Wall Street Journal has a story India Graduates Millions But Too Few Are Fit to Hire. It reports the travails of the customer support firm 24/7 Customer:
India projects an image of a nation churning out hundreds of thousands of students every year who are well educated, a looming threat to the better-paid middle-class workers of the West. Their abilities in math have been cited by President Barack Obama as a reason why the U.S. is facing competitive challenges.
Yet 24/7 Customer’s experience tells a very different story. Its increasing difficulty finding competent employees in India has forced the company to expand its search to the Philippines and Nicaragua. Most of its 8,000 employees are now based outside of India.
In the nation that made offshoring a household word, 24/7 finds itself so short of talent that it is having to offshore.
“With India’s population size, it should be so much easier to find employees,” says S. Nagarajan, founder of the company. “Instead, we’re scouring every nook and cranny.”
This issue is very familiar to us at Zoho, and I have blogged about this in How We Recruit: On Formal Credentials vs Experienced Based Education. Unlike most companies, we do not start out with the assumption that all of the colleges actually impart an education. That may sound overly harsh or pessimistic, but actually assuming that colleges do not impart an education is liberating, because then you keep your expectations very very low. You learn to devise recruitment and training systems that are tailored for this reality, rather than rely on the paper credentials doled out by various educational institutions. The path to profit in business is to a solve a problem, and I look at educating employees through experience as one of the entrepreneurial challenges to be faced head on, particularly in the context of a developing country like India.
More broadly, even in countries with a highly sophisticated and developed educational infrastructure like the US, much of the real education in highly skilled jobs, particularly in high technology, actually happen on the job. I remember my own experience as a freshly-minted PhD in Electrical Engineering from Princeton, being humbled by how much I had to learn on the job in Qualcomm before I became productive. Much of that learning came from people who were much less credentialed than I was, people who had the benefit of years of experience to guide me. I learned an important lesson on that first job that has stayed with me: never to value someone just based on their impressive paper qualifications. I believe I am not the first to discover this lesson on the job. If that is the case, why do companies rely on a college degree to such an extent in the US?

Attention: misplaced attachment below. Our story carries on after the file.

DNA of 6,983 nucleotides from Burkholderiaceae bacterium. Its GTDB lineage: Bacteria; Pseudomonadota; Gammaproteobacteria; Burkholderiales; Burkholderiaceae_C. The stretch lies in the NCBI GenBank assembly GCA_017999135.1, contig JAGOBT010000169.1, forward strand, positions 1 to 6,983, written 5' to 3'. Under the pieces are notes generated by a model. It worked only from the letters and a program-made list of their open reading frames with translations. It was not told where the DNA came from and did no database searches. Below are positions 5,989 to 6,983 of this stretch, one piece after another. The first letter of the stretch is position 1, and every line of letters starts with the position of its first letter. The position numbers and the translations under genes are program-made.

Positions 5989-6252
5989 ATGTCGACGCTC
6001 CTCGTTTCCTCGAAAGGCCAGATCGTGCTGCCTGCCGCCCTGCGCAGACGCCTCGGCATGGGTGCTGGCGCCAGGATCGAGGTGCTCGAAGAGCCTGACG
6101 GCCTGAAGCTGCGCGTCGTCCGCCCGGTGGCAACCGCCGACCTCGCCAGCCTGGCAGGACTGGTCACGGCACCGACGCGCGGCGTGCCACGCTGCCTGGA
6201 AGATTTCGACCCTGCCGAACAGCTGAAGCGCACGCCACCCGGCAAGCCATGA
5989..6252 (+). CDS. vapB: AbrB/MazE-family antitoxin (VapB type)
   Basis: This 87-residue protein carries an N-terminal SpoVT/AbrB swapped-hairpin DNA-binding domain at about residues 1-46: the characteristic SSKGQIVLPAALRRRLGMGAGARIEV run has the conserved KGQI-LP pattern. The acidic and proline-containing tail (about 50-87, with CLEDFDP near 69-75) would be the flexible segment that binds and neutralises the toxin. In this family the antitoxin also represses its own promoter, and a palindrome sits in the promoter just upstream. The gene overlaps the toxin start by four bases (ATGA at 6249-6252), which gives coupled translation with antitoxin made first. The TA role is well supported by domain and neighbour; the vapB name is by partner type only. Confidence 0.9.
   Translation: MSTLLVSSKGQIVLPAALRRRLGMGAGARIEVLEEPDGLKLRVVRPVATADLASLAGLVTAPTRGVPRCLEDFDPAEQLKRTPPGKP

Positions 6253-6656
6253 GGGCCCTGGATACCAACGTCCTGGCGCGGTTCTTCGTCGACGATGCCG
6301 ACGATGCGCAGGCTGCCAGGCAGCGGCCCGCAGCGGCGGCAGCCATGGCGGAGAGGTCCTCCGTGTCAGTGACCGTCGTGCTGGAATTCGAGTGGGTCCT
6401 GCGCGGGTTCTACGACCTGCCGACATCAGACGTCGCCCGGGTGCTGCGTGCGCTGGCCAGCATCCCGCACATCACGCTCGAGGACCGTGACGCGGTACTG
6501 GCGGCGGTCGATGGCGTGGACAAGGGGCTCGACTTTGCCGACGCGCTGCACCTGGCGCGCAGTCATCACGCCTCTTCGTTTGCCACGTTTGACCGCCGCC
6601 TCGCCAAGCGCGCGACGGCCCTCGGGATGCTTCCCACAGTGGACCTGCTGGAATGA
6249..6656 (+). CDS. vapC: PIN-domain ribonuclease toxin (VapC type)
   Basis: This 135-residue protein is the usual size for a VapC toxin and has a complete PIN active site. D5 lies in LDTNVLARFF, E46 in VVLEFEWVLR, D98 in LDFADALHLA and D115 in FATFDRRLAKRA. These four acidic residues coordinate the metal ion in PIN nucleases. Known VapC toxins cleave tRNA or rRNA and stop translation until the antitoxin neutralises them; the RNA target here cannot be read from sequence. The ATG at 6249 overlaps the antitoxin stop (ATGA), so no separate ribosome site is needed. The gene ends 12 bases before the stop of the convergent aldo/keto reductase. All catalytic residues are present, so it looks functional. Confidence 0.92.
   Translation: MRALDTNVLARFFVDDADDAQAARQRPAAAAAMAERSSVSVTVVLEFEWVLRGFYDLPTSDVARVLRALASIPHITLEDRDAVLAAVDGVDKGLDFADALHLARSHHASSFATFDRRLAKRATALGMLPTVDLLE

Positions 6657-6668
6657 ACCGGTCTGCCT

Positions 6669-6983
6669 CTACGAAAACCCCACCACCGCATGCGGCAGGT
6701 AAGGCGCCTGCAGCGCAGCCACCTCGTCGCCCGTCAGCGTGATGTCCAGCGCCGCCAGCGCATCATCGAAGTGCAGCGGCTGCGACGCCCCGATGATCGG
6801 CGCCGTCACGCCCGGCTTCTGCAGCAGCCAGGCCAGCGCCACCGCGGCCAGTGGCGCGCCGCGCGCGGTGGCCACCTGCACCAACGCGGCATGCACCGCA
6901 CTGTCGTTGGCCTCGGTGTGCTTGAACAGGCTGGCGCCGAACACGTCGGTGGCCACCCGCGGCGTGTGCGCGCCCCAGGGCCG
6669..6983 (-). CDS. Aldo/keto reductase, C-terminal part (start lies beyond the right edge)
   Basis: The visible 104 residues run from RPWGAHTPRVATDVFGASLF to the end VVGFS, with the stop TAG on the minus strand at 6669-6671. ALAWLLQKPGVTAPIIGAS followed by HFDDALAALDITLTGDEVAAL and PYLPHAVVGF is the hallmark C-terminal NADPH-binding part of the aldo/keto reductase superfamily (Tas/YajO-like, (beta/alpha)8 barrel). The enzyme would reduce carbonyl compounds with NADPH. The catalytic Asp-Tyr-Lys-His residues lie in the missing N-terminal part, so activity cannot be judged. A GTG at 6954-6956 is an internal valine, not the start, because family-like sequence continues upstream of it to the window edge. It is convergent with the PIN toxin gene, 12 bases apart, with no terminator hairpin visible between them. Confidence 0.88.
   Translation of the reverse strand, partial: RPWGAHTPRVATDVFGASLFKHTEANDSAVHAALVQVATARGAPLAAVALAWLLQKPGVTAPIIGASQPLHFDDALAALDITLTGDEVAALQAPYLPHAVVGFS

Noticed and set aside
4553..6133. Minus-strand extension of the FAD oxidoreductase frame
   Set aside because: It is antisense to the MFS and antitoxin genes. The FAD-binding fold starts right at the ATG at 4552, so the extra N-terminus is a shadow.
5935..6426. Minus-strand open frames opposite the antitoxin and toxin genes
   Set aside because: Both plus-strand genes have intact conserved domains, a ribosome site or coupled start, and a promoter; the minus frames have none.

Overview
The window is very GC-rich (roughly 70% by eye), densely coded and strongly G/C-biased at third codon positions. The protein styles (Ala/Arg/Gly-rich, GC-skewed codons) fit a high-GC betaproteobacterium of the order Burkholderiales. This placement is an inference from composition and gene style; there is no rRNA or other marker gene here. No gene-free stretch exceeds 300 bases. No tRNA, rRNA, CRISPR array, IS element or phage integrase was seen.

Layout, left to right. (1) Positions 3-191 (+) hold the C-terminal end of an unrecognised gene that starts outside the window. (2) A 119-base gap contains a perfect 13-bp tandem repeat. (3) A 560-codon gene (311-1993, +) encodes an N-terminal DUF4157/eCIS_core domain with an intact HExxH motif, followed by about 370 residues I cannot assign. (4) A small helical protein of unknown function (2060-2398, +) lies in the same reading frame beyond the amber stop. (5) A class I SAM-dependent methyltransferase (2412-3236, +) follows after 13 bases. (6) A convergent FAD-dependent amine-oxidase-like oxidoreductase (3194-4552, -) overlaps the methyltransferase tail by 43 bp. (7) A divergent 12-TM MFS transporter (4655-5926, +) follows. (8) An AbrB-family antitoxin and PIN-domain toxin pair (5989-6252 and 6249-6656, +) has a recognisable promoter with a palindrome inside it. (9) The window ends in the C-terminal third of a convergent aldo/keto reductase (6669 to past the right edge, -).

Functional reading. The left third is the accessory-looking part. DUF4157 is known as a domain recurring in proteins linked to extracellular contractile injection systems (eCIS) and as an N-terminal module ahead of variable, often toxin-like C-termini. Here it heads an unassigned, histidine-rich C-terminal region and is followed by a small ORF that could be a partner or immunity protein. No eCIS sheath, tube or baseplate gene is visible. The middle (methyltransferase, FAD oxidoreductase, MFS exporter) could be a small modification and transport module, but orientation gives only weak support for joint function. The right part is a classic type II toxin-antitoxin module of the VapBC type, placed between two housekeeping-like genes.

Ultimately, an impressive college credential from a good college serves to a prospective employer as an extended IQ test, a sort of legal signaling device. In the US, colleges are allowed to base their recruitment on SAT scores (essentially an IQ test), but employers could get in legal trouble if they were to conduct any such tests. So knowing that a college is rigorous in its admission standards is a way to signal prospective employers that the graduates from that college are already vetted. I believe that college credentials as a requirement for most jobs would vanish, if employers were allowed to perform the tests that colleges routinely require of their students.
In a country like India, where so many of the colleges are new, no such signaling mechanism operates right now. So a college degree is essentially worthless as a signaling device, as so many employers in India are finding out. Such being the case, why even rely on the college degree? Why don’t employers take the matter into their own hands, and start imparting training as part of their recruitment effort? Those questions are what led us to create our own training program, which we call Zoho University, to come into being. Today, over 10% of our employees have come from this program, and we expect this ratio to go up to 30% in the next few years, as we expand our program.
So I agree with the thrust of the WSJ article that most graduates coming out of India’s colleges (aka degree mills) are not fit to hire, but I contend that it is the employers that can and should solve the problem. Expecting anything else is a misreading of the actual ground reality of how education and skills are actually acquired.